Roku Streambar Pro 5.1 Soundbar System: $630
The top-of-the-line soundbar system from Roku is full of cool features and gives you a surround-sound listening experience that is better than competing systems of similar cost. But it lacks support for 3D immersive sound like Dolby Atmos or DTS:X, and the Streambar Pro on its own is not nearly as impressive sounding as when it's part of a complete 5.1 system. (December 2022/January 2023, Read Full Review)
Sonos Arc Atmos Soundbar: $799
Is it possible to experience “immersive sound” with a compelling sense of height from a long, slender soundbar? Heck yeah. Sonos accomplishes the trick using 11 drivers strategically placed in a 45-inch Dolby Atmos-enabled TV speaker it calls the Arc. “Height information present in a 5.1.2 Atmos signal was impressively anchored on the ceiling about a third of the way back toward my seating...precisely where it should be,” wrote reviewer Rob Sabin. Factor in Sonos’ excellent multiroom music platform, app control with voice commands and you have a soundbar that stands out among all others. (September 2020, Read Full Review)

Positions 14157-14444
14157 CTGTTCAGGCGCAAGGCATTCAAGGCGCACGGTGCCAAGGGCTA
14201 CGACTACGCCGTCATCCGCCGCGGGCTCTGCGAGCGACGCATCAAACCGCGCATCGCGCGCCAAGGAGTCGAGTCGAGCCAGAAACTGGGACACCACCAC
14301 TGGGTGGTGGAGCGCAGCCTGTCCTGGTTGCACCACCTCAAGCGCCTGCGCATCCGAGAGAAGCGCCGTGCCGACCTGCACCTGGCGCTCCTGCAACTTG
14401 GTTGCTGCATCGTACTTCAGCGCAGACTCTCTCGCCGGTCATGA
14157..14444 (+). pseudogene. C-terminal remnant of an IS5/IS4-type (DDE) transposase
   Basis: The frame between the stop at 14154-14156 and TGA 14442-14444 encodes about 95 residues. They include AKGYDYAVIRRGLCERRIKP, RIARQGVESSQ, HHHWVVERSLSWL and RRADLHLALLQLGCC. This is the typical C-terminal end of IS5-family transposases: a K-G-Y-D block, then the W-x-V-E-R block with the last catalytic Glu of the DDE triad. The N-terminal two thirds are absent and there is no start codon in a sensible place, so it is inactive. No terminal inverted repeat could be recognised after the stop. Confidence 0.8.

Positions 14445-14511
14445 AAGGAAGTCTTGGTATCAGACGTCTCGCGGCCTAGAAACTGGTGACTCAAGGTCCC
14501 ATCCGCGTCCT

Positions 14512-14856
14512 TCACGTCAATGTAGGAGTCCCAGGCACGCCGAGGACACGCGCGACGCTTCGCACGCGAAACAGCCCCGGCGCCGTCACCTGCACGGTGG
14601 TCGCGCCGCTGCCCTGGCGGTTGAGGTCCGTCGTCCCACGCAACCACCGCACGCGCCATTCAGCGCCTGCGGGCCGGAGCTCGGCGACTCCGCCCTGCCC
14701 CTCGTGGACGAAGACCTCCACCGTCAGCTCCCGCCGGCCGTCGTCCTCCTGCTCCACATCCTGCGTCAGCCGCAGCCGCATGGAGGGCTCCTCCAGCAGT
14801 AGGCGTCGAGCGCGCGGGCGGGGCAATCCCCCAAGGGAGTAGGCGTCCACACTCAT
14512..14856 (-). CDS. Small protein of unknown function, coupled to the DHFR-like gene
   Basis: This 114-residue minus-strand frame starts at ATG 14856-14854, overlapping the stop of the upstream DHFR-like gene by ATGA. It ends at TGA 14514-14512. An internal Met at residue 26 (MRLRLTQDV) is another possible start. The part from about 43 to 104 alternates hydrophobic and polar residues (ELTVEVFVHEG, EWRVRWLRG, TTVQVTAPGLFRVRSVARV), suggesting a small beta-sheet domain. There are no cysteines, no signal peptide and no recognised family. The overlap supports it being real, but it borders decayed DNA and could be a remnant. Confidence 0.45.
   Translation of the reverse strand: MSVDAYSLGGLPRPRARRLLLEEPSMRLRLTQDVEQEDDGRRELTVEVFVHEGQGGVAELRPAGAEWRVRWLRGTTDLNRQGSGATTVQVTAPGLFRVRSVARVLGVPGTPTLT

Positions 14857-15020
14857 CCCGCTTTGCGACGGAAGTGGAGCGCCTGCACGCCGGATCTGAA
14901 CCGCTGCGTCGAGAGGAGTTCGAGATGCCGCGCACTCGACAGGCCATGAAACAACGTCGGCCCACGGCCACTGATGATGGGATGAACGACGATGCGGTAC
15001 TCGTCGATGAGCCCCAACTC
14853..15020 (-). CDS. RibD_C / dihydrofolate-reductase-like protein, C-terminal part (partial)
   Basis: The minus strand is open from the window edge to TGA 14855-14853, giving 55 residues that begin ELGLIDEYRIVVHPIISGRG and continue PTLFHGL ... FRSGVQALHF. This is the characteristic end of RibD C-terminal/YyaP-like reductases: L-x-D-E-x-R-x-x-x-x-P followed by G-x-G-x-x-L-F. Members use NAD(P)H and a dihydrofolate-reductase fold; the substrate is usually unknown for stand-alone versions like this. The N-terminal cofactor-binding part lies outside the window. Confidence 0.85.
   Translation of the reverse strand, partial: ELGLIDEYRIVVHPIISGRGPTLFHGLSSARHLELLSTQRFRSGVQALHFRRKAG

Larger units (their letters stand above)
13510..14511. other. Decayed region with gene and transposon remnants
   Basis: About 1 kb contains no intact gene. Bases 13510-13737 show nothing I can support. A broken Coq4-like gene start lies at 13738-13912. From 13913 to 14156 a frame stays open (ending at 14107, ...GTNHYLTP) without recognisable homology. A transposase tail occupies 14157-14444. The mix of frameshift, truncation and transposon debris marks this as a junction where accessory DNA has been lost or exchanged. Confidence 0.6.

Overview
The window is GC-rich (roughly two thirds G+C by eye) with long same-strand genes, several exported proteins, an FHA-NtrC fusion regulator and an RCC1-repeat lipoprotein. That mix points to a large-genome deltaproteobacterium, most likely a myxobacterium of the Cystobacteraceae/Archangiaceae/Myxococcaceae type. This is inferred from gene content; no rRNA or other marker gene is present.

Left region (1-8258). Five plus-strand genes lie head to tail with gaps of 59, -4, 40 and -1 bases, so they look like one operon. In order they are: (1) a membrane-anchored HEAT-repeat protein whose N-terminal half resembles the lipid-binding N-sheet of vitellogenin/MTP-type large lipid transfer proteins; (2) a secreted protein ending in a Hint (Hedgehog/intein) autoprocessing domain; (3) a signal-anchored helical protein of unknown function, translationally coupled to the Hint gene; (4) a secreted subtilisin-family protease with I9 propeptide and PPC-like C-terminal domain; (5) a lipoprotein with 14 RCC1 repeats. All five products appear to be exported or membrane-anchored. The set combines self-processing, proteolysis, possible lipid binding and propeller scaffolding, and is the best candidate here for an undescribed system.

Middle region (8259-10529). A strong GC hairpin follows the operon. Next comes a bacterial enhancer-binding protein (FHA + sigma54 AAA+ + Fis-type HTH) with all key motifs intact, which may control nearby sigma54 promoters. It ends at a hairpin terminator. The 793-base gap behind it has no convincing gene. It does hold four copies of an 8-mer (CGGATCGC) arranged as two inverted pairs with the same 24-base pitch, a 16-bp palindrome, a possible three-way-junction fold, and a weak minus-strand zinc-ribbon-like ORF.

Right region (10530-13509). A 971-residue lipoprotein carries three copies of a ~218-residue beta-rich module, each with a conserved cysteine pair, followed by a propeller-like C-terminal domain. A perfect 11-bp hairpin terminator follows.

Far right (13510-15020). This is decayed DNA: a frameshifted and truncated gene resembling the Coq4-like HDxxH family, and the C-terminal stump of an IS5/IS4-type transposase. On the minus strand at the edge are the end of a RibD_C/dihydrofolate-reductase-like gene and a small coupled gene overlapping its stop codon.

Bowers & Wilkins Panorama 3 Atmos Soundbar: $999
Just as you’d expect from one of the world’s top speaker companies, B&W's all-in-one Atmos-enabled Panorama 3 soundbar was built to deliver audiophile-quality sound with music and movies — and that it does quite ably without a separate subwoofer or extra surround speakers. But if you’re shopping in this price category, you owe it to yourself to also check out the Sonos Arc, which offers some serious competition. (August/September 2022, Read Full Review)
Samsung HW-Q990B Atmos Soundbar: $1,500
Samsung's HW-Q990B is a testament to how far we’ve come since Altec Lansing introduced the first soundbar way back in 1998. Ranking in the top tier of today’s soundbars, the Q990B is designed to deliver a credible home theater experience from a svelte 4-foot-wide soundbar housing 15 (!) drivers, two wireless surround speakers, and a wireless subwoofer. And credible it is. With a total of 22 drivers powered by 400 watts of integrated power, the 11.1.4 setup is remarkable for providing a convenient, space saving path to powerful sound — including object-based Dolby Atmos and DTS:X soundtracks. The Q990B can hold its own against a full-fledged surround-sound speaker setup but it also excels with music. (February/March 2023, Read Full Review)
Samsung HW-Q990D 11.1.4-Channel Atmos Soundbar: $2,000